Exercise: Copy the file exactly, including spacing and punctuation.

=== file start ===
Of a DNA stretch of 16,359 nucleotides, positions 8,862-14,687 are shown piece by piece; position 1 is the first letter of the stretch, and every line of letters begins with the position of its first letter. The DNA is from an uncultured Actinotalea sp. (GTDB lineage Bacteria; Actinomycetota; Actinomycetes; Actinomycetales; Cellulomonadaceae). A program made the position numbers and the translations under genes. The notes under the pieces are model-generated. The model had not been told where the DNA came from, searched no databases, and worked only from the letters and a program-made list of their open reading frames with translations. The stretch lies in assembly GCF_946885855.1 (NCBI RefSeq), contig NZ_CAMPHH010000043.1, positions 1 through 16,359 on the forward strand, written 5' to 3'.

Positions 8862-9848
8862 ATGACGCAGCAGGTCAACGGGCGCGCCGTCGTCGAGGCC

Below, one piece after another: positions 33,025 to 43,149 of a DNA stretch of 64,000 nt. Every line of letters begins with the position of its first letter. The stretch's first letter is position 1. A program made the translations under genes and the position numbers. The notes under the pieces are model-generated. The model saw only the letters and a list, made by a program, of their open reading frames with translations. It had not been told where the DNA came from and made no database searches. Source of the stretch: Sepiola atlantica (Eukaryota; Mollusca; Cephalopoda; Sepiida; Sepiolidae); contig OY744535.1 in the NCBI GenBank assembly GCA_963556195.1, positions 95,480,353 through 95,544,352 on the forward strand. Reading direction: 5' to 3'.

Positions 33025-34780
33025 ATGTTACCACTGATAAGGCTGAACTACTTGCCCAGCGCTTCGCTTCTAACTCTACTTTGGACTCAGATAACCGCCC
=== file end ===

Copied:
Of a DNA stretch of 16,359 nucleotides, positions 8,862-14,687 are shown piece by piece; position 1 is the first letter of the stretch, and every line of letters begins with the position of its first letter. The DNA is from an uncultured Actinotalea sp. (GTDB lineage Bacteria; Actinomycetota; Actinomycetes; Actinomycetales; Cellulomonadaceae). A program made the position numbers and the translations under genes. The notes under the pieces are model-generated. The model had not been told where the DNA came from, searched no databases, and worked only from the letters and a program-made list of their open reading frames with translations. The stretch lies in assembly GCF_946885855.1 (NCBI RefSeq), contig NZ_CAMPHH010000043.1, positions 1 through 16,359 on the forward strand, written 5' to 3'.

Positions 8862-9848
8862 ATGACGCAGCAGGTCAACGGGCGCGCCGTCGTCGAGGCC

Below, one piece after another: positions 33,025 to 43,149 of a DNA stretch of 64,000 nt. Every line of letters begins with the position of its first letter. The stretch's first letter is position 1. A program made the translations under genes and the position numbers. The notes under the pieces are model-generated. The model saw only the letters and a list, made by a program, of their open reading frames with translations. It had not been told where the DNA came from and made no database searches. Source of the stretch: Sepiola atlantica (Eukaryota; Mollusca; Cephalopoda; Sepiida; Sepiolidae); contig OY744535.1 in the NCBI GenBank assembly GCA_963556195.1, positions 95,480,353 through 95,544,352 on the forward strand. Reading direction: 5' to 3'.

Positions 33025-34780
33025 ATGTTACCACTGATAAGGCTGAACTACTTGCCCAGCGCTTCGCTTCTAACTCTACTTTGGACTCAGATAACCGCCC